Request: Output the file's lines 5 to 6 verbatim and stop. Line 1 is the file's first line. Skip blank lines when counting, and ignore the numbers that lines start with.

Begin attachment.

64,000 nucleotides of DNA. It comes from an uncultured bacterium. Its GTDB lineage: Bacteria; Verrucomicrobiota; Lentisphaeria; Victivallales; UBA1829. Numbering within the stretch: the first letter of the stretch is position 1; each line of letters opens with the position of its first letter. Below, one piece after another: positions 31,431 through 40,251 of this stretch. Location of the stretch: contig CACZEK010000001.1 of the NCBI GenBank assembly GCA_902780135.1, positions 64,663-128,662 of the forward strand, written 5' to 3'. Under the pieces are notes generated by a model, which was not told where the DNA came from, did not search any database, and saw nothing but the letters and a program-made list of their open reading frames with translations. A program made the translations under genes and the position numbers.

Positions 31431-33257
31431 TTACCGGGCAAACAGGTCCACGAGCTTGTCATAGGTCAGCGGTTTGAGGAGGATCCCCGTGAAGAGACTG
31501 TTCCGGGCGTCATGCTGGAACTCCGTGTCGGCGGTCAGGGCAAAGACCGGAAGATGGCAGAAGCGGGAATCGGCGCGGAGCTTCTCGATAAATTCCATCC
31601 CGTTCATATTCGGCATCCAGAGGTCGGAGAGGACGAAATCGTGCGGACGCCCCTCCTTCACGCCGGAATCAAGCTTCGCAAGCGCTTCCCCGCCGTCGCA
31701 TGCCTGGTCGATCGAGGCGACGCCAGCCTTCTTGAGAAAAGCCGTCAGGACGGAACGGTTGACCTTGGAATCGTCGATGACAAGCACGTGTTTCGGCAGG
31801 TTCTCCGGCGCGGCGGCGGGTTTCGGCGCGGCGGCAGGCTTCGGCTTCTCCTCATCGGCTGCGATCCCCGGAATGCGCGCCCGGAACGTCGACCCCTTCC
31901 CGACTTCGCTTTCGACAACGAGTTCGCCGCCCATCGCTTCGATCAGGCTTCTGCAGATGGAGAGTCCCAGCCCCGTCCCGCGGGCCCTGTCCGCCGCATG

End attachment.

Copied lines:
31601 CGTTCATATTCGGCATCCAGAGGTCGGAGAGGACGAAATCGTGCGGACGCCCCTCCTTCACGCCGGAATCAAGCTTCGCAAGCGCTTCCCCGCCGTCGCA
31701 TGCCTGGTCGATCGAGGCGACGCCAGCCTTCTTGAGAAAAGCCGTCAGGACGGAACGGTTGACCTTGGAATCGTCGATGACAAGCACGTGTTTCGGCAGG